People at risk of dehydration or malnutrition had effective systems in place to support them. One relative told us “(The family member) gets enough to eat and drink.”

People’s human rights were being protected because the requirements of the MCA and DoLS were being followed. The Care Quality Commission monitors the operation of the Deprivation of Liberty Safeguards (DoLS) which applies to care homes.

People were supported to remain healthy. One relative told us “They always take (the family member) to the GP if they need to go.” People had access to a range of health care professionals, such as the Epilepsy team, dietician and GP.

Staff were seen to be caring towards people and people’s dignity and privacy was maintained. One relative said “Staff are excellent, they are very good with (my family member) and with me.” Relatives told us that they were involved with the plan of care for their family member. Staff understood about people’s life history and family.

People were supported by staff that were given appropriate information to enable them to respond to people effectively. Care plans were detailed and provided staff with what they needed to support people.

Relatives told us that their family members led an active life outside of the service. One relative said “(The family member) enjoys working; they go out regularly when they want to. There was a list of regular activities that people participated in which included clubs, shopping, music therapy, walks and trips to the town.

Relatives told us that they knew how to make a complaint if they needed. One told us “I would speak to the staff at the home, if I wasn’t satisfied I would go to the provider, I’ve never made a formal complaint, I had an issue but that was dealt with.” There was a complaints procedure in place for people and relatives to access if they needed to.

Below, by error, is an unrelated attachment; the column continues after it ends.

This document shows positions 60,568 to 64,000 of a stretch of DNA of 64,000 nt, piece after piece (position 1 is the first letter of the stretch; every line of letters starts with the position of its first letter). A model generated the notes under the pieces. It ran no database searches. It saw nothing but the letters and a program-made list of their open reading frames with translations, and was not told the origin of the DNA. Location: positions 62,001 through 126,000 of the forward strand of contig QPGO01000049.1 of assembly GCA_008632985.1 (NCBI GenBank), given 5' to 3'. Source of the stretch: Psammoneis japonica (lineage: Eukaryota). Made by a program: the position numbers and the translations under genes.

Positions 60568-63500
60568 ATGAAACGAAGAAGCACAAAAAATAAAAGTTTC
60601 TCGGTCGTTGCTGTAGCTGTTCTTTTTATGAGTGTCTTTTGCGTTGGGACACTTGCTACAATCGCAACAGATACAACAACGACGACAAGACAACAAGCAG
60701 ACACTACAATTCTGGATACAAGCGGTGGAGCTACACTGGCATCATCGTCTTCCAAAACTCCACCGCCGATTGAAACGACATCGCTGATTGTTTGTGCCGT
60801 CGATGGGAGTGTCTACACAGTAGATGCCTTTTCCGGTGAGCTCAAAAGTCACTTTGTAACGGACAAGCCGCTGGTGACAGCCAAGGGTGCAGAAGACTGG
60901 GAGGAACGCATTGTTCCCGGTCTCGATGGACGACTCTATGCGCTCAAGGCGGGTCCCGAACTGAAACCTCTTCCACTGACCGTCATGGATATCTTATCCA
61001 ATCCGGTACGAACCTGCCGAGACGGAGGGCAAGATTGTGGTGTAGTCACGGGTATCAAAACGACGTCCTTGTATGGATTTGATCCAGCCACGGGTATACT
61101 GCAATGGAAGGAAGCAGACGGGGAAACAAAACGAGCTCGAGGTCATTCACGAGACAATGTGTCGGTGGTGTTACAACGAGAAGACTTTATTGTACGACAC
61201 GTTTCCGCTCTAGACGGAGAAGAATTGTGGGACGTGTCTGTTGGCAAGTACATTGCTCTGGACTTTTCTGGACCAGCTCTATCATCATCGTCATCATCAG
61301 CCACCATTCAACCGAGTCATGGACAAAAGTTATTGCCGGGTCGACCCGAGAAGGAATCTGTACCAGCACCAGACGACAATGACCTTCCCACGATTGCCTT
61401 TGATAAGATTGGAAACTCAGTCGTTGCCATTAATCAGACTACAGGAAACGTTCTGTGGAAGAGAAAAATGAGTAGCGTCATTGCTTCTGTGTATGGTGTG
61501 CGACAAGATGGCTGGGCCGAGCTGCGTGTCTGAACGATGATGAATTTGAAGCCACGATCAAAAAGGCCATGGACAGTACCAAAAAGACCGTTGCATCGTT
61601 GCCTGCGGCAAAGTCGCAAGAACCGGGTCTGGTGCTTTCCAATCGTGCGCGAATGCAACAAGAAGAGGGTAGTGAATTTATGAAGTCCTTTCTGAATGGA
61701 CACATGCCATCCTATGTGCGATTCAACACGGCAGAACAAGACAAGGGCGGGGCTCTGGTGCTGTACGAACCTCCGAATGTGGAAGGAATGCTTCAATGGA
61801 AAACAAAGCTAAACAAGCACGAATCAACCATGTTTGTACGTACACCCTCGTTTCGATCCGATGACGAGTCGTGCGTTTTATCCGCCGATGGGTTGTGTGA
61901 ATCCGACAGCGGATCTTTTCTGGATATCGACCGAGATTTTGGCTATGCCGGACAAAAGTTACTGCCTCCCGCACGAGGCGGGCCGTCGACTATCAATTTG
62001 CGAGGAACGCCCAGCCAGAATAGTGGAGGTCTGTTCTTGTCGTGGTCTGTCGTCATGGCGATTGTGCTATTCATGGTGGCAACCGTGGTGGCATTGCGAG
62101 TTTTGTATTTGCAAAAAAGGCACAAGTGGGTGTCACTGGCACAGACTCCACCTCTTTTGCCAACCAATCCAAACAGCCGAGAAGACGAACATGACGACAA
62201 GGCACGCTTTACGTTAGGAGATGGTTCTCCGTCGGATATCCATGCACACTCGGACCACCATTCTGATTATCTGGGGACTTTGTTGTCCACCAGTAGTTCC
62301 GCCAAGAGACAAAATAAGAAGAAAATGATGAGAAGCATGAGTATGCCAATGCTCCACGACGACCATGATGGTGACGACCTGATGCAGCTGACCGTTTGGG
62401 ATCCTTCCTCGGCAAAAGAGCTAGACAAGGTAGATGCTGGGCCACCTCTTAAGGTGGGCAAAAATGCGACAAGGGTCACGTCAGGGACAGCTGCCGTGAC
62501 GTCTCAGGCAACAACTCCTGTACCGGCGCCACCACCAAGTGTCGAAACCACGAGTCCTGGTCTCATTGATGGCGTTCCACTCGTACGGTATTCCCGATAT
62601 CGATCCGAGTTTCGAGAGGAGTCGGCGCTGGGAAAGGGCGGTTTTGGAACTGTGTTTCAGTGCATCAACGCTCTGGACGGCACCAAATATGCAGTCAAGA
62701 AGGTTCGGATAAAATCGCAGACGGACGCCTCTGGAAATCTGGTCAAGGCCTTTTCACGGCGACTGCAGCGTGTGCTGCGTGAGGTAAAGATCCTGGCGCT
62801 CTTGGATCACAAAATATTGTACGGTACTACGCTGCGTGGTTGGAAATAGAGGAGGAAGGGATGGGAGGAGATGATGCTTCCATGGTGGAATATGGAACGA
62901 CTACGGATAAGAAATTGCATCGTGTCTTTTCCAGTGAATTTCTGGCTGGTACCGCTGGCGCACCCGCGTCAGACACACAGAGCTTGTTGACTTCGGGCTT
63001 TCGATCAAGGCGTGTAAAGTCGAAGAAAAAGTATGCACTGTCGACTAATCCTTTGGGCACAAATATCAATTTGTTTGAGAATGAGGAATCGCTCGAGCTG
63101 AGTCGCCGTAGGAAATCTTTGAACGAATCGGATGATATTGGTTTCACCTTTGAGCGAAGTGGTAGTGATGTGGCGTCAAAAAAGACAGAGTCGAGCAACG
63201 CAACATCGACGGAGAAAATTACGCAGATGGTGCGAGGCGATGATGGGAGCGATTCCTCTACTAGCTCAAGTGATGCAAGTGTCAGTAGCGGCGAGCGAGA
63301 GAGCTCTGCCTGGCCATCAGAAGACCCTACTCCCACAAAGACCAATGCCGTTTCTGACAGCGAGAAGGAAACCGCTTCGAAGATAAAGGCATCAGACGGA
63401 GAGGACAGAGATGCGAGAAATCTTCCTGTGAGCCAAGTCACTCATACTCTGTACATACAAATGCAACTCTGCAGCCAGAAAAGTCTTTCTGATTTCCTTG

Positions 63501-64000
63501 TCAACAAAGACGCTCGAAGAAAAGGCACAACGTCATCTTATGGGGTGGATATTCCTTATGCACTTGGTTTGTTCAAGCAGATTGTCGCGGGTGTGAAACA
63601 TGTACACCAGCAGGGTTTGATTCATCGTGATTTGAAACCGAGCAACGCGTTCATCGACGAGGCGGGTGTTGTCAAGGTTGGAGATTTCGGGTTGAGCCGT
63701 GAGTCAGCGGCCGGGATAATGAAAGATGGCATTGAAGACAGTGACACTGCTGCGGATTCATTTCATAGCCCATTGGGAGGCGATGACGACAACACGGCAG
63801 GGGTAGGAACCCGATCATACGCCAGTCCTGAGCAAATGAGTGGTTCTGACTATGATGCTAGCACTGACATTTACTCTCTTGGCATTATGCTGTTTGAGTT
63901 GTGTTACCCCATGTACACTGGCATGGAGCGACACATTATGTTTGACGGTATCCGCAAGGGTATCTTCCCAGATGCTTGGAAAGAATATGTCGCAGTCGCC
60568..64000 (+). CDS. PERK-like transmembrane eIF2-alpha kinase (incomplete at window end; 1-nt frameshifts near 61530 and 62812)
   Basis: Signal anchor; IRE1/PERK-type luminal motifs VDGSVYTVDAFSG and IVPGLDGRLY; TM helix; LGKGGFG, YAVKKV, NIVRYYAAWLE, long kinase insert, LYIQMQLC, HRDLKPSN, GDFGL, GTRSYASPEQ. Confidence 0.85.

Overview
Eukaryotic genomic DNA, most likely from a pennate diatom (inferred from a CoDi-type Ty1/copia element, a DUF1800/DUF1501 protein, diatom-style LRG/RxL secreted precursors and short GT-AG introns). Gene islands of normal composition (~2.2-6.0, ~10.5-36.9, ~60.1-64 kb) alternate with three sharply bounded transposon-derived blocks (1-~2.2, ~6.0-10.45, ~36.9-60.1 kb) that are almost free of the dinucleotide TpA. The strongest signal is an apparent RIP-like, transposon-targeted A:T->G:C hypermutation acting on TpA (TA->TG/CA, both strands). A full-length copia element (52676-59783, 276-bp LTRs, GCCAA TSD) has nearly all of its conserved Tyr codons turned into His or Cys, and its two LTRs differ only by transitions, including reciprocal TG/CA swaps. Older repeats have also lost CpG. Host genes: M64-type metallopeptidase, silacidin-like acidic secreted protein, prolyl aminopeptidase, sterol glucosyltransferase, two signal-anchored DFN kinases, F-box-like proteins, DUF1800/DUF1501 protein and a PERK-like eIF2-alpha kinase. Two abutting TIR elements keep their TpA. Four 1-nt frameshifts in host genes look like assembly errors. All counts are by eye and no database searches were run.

Staff were supported by the management team and were involved in the running of the service.

Systems were in place to monitor the quality of the service that people received including audits and surveys to relatives. The Care Quality Commission were informed of information about the service when they needed to.

Inspection carried out on 2 January 2014

During a routine inspection

Because of the complex needs of the people we met on the inspection, they were unable to tell us directly about their experiences of living at Wood Close. To address this, we used a variety of other methods to assess the care and support provided. For example, we spoke with relatives, one of whom said, "The care is wonderful and the staff are very friendly". We also noted that the home provided a wide variety of social and educational opportunities for people living at the home in both individual and group settings.

We saw that people's consent was obtained where possible before care and treatment was undertaken. We observed that the care given was safe and appropriate and based on effective care planning and risk assessments. This meant that people's individual needs were met and preferences were taken into account.

People were protected from abuse and cared for in a safe and inclusive environment. We noted that there were adequate numbers of skilled and experienced staff to deliver safe and appropriate care. We also found that systems were in place for people and relatives to make a complaint about the service if necessary.

Inspection carried out on 25 March 2013

During a routine inspection

People using the service had complex needs, including various abilities of communication. This meant that it was difficult for the five people to tell us about their experiences of using the service. To gain a view we spent time observing the care and support people received from staff.

We were introduced to people and allowed them to take the lead on how much they wanted to interact with us, which was very minimal. We also talked with a relative who spoke positively about the service which they said was, “Very, very good,” and described the staff as, “Very caring.”

We saw good interaction and could see that people liked and trusted staff. For example, we saw people were comfortable approaching staff, and that staff treated people in a respectful, kind and professional manner.

Staff supported people with their communication and behavioural needs. We saw that the staff were attentive, and their knowledge of people’s individual behaviours was used in the identification of potential ‘triggers’ (such as the presence of a stranger in their home) which could cause a person distress.

Reports under our old system of regulation (including those from before CQC was created)